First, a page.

Thursday, January 31, 2008

Legalise prostitution for 2010 Worldcup succes

ANC MP's have called for the legalization of prostitution before the FIFA 2010 Worldcup. According to the parliamentary reports for the Afrikaans news paper, Die Burger, they argued that this will make the World cup a huge success for fans and government (read: South Africa) alike. Apart from the tax revenue, this industry will also provide needed jobs in a context of poverty and unemployment.

Some would argue that we need to take the reporting of the Burger with a pinch of salt as it was called 'Die Buiger' (The Bender) back in the days. This story however ties in with reports that the previous World Cup in Germany caused a 'crises' in the supply of prostitutes, and some had to be imported (most of the time, illegally !) from the East Asian countries. In the light of this, law enforcement officials in Johannesburg, at planning meetings already alluded to the 'strategy' of 'red lighting' as a means of regulating the industry, accepting the fact that prostitution and all that goes along with it, will happen. Hence, it seems as if there is truth in the assertion that this could become government and SAFA's official line. The manner in which this has been linked to poverty alleviation, unemployment and tax revenue is however disturbing and should be a wake up call to churches and other faith based NGO's alike. What we are facing is the possibility of an escalation in human trafficking and sex slavery at a shocking scale, especially affecting residential areas like Riverlea, Langlaagte, Diepkloof (Soweto) that are in close vicinity to the key venues. The flippant remarks by our policymakers, doesn't bode well for pro-active strategies in dealing with these. What is needed for us as Christians seems to be to pro actively look at how church and woman and children's ministries has done in Germany, in order to put prevention plans in place, but also make services available for the desperate victims who will be left in the wake of World-cup 2010.

Tuesday, January 29, 2008

Praying for the stars


A time ago, we all laughed when one youngster in our church, who suggested that we must pray for Whitney Houston. It sounded like the aunty asking prayer for JR on Dallas.

This prayer request however came in the context of our reflection on the mission of the church, when popstars like Busta Rhymes could prowl the stage boasting about the good weed he found in Kzn, etc. Many older Christians responded with condemnation -we should ban Busta and Snoop from SA. Look at Whitney and R. Kelly, they would talk about God and then, they would be caught with their pants down. Its at this point where our youngster (who later indicated that he is contemplating a career in music) suggested that we should rather pray for Whitney-trusting God for her healing. On further reflection it made us think and realize underneath the cosmetics and the myth, that these are real people, with human needs.
Which brings us to people like Brittany Spears and the like.

Monday, January 28, 2008

Where is God at work

Within the missional church conversations, the question of Gods work or mission is fundamental. Discerning where God is at work took place tonight here in Riverlea. Many times we confuse the church activities with the work/ mission of God. Of course, God is also at work in the church and through the church. Some times the church also missed the point and were made vulnerable in the face of the world. This is not necessarily a crisis- it can be a place of renewal. Some other people were also sharing tonight that God is also at work in basement of the shop, in the school where we face 'corruption' or in the boardroom where choices need to be made. In reading Luke 10 from 1-24, another classic text in the Partnership for Missional churches in SA, it was pointed out that a) the harvest belongs to God- he knows when its the right season to harvest b) that we need to be en route and never endeavour to build our own kingdoms, c) that the mission is a choice for vulnerablity- we are not the wolves, we are the lambs, maybe God is with the vulnerable, those fleeing the wolves.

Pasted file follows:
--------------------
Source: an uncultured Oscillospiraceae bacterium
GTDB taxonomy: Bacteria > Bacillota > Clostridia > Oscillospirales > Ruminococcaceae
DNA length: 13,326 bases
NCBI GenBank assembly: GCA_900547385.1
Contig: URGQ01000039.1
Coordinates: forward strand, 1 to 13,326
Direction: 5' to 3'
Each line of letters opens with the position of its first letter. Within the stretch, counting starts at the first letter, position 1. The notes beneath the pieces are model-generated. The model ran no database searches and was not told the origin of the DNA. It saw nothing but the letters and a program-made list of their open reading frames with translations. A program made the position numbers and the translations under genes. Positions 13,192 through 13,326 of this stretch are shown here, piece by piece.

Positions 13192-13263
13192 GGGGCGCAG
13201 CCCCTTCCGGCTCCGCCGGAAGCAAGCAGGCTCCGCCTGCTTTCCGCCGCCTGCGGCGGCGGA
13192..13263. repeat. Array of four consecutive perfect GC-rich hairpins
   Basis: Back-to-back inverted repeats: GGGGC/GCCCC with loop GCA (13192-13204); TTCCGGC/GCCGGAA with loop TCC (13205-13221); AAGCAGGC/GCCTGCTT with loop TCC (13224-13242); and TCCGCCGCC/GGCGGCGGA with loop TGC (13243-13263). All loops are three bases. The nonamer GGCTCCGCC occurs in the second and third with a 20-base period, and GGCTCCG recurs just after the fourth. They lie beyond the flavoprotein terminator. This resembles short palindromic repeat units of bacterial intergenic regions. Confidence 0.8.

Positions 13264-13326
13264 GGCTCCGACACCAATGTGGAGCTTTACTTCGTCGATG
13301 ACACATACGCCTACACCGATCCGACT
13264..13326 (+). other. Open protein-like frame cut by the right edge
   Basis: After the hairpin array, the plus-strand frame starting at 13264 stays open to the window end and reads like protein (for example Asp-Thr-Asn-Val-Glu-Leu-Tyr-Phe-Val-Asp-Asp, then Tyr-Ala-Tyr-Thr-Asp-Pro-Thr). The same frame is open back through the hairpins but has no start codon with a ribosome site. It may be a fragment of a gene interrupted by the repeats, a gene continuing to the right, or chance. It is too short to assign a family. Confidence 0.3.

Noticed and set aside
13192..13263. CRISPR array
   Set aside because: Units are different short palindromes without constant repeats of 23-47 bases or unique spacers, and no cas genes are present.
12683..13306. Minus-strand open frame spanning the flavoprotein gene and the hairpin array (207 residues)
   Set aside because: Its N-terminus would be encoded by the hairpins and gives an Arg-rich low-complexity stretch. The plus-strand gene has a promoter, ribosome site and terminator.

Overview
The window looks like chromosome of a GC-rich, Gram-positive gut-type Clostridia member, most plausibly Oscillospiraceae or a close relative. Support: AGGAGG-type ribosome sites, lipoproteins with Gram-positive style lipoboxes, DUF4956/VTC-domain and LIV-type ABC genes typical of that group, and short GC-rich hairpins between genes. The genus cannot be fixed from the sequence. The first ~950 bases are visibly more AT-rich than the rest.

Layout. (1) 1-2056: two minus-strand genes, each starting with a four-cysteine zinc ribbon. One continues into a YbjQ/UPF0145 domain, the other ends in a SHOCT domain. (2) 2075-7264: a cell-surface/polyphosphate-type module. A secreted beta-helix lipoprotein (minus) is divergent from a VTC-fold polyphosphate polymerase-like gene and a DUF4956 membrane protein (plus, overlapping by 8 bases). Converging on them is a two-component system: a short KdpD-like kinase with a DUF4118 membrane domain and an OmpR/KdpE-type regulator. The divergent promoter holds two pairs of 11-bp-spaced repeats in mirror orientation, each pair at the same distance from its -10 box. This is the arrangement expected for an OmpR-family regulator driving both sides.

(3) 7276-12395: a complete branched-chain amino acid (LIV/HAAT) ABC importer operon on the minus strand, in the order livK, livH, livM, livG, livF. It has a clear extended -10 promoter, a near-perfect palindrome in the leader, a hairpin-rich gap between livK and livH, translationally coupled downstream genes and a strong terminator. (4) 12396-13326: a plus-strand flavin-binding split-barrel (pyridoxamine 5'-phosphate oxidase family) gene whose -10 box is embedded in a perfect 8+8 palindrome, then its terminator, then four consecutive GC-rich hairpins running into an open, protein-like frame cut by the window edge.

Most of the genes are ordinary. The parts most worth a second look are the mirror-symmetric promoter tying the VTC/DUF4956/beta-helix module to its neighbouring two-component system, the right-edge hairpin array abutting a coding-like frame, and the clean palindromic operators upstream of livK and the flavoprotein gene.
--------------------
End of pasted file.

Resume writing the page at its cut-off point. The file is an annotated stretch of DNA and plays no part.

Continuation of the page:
In context where it seems as of the church, especially the big ones and at some point powerfull ones- NG Kerk, Roman catholics, even charismatics, are being shaken, there is a need to again discern, where God is at work, because indeed God is at work. This is the fundamental source of our hope: God is (still) at work.

Saturday, January 26, 2008

Is there hope for the future of South Africa, Albert Nolan ?

Albert Nolan was asked by Daryl Balia, new International Director of the Edinburgh 2010 process, on the Kairos moment for our time. He asked: What is the future of South Africa, from the perspective of, most probably, the key writer of the Kairos document in the heyday of the 1980s.

Fr Nolan responded that the Kairos document came in a time where the state arrogated himself to know the will of God, i.e. State theology, and everyone else had to keep quiet. The Kairos movement, if you like, was a movement which allowed the people the space read the signs of the times, to hear the will of God (discernment)and speak it out prophetically, i.e. the prophetic theology. There is still a need for a prophetic theology today, because God is still at work and continues to be involved in South Africa.

On South Africa, he said that we can see only now, how the prophetic movement however, missed a key link. The focus was purely on social transformation. Which was proper for the time. What is needed however, is also a focus on personal transformation. What we see today in terms of the abuse of power, corruption, personal enrichment, etc. is simply because we have not developed a proper theology for personal transformation. People need to experience God, who is our source, and we (again) like the ancient theologies of the early fathers, need a sense of awe, a spirituality of radical freedom, indeed, the spirituality of Jesus.